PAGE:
Beijing police formally arrested prominent rights lawyer Pu Zhiqiang on Friday, on suspicion of causing disturbance and illegally obtaining personal information. From AP’s Gillian Wong:
The arrest of attorney Pu Zhiqiang, announced by Beijing’s Public Security Bureau on its microblog website, is being seen by activists as part of an effort by Chinese authorities to rein in outspoken lawyers who have harnessed social media and other platforms to raise public awareness about civic rights.
[…] His lawyer, Zhang Sizhi, a veteran rights attorney, confirmed the arrest when reached by phone but declined to provide details on what the charges could involve, saying it was at Pu’s request.
The police bureau said investigations into other alleged crimes were ongoing, an indication that Pu could eventually face more charges. [Source]
The arrest came at the limit of the permitted 37-day period since Pu was placed in criminal detention. He was one of several detained after attending a meeting to commemorate the 25th anniversary of the 1989 June 4th crackdown; the other four were released last week after the sensitive anniversary had passed. They were followed by Vivian Wu, a former South China Morning Post journalist, and Xin Jian, a news assistant for Nikkei, both of whom had connections with Pu. Pu’s aide and niece Qu Zhenhong remains in detention, also under suspicion of illegally obtaining personal information.
The prospect of further charges appears to confirm fears expressed by Pu’s lawyer earlier this week. Zhang Sizhi was unexpectedly able to see Pu on Monday, and relayed reports of 10-hour interrogation sessions and deteriorating health. From Tom Phillips at The Telegraph:
Mr Zhang said Mr Pu feared for his professional future and described his outlook as “terrifying”. Speculation that the rights lawyer would be released within days was “a joke,” Mr Zhang wrote. Claims he would receive a maximum sentence of three years in prison was a “daydream”.
William Nee, China Researcher at Amnesty International, said many observers believed Beijing was pursuing Mr Pu precisely because he was a moderate voice rather than a “true radical”.
“If they want to silence the human rights legal community it is more effective to pick someone who is more moderate in tone since it sends a message to everyone,” he said.
[…] “It’s disappointing that the government doesn’t see him as an ally in trying to promote genuine social stability. Instead they are mostly likely going to be arresting him on trumped up charges,” Mr Nee said. [Source]
[Update: Zhang’s notes from his meeting with Pu have been translated by ChinaFile.]
Moderate though Pu may be, he has been a persistent challenger. In the past year, he has been involved in cases including those of Tang Hui, who was sent to a labor camp after petitioning for the execution of people who kidnapped and raped her 11-year-old daughter and forced her into prostitution; the family of Yu Qiyi, a state-owned enterprise employee who was tortured to death in detention; and members of the New Citizens’ Movement, a campaign for transparency and civil rights which was systematically dismantled earlier this year. Read more on Pu via CDT, and in a 2004 profile by Philip Pan at The Washington Post (via Joshua Rosenzweig).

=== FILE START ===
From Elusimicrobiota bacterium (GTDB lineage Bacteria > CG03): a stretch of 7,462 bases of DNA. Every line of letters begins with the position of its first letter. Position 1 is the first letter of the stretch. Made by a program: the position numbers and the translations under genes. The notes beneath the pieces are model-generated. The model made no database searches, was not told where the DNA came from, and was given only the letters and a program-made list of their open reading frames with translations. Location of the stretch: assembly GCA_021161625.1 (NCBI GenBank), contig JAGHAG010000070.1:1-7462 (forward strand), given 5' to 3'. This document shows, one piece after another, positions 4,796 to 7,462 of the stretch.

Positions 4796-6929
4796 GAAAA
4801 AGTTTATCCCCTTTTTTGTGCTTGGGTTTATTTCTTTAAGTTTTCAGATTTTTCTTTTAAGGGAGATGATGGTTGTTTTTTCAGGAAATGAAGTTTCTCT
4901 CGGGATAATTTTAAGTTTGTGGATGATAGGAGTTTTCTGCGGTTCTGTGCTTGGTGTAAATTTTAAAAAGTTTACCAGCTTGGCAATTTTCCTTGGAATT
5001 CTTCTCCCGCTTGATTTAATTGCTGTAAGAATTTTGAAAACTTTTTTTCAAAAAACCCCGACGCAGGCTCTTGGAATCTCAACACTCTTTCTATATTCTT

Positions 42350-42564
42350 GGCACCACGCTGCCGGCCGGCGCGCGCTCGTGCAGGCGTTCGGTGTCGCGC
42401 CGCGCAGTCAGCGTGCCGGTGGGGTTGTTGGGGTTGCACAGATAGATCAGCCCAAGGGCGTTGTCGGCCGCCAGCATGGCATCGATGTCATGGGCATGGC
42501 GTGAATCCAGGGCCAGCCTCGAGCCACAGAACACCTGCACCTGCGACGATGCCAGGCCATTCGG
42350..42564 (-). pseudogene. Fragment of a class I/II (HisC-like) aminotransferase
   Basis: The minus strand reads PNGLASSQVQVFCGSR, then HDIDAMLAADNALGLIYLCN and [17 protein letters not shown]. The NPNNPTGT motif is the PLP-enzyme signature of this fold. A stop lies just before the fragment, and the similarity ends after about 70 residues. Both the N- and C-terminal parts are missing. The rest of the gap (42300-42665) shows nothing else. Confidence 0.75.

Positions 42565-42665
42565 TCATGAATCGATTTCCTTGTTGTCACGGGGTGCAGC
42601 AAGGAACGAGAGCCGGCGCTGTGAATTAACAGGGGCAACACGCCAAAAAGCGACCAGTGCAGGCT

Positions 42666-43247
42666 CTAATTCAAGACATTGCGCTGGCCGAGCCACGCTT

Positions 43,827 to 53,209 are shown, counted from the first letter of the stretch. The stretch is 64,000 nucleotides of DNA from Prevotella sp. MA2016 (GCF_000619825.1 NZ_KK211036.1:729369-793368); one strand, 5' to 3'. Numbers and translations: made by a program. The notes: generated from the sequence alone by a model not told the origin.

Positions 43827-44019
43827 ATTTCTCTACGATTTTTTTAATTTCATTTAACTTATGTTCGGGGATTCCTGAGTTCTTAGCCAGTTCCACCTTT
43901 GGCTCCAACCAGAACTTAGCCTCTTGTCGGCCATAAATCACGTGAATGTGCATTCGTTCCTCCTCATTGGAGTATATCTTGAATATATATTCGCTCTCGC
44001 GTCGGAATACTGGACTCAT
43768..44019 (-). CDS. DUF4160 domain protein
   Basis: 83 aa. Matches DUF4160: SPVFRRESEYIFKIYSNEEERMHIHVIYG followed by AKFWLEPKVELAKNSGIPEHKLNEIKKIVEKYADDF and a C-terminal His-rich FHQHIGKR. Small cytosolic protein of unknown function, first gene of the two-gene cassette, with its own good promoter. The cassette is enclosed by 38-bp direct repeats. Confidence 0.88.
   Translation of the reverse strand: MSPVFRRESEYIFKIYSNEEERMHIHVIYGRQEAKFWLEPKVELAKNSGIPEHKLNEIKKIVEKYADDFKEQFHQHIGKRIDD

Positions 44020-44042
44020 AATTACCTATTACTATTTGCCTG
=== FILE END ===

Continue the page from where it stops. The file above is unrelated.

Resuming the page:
Last month, Chang Ping reported disagreement over whether supporters should fiercely oppose activists’ prosecutions, at possible risk of antagonizing the authorities. As an example, he cited Pu’s own aggressive defense of Sichuan earthquake victims’ advocate Tan Zuoren. On Monday, Siweiluozi translated an essay by legal scholar Zhang Xuezhong, who argued that in Pu’s case, there is no longer anything to be lost by a “determined and resolute defense”:
As to the substantive issues in the case, Lawyer Pu merely attended a seminar in a private residence and Beijing police placed him under criminal detention for creating a serious disturbance. This kind of charge is clearly preposterous. With respect to procedure, the Beijing police have flagrantly deprived Pu’s defense lawyer of his right to meed with his client [read more at China Media Project]. Clearly, Pu’s detention and the charges against him are legal persecution from beginning to end. At this point, if we continue with a restrained defense strategy, the authorities will be happy to see this persecution through to the end. But if a defense lawyer were to expose the authorities’ persecution publicly and attract the broader attention of public opinion, the authorities might pull back a bit. […]
In reality, the case against Pu Zhiqiang has from the beginning been retaliation for all of Pu’s previous actions in the public interest. What his family and defense lawyers most need to consider now, therefore, is how to prevent the authorities from retaliating against Pu and not worrying whether a strong defense might lead the authorities to retaliate. This is because the authorities’ decision whether or not to punish Pu will be primarily based on what Pu has done prior to being detained, not on what Pu’s defense lawyer does after Pu was arrested. [Source]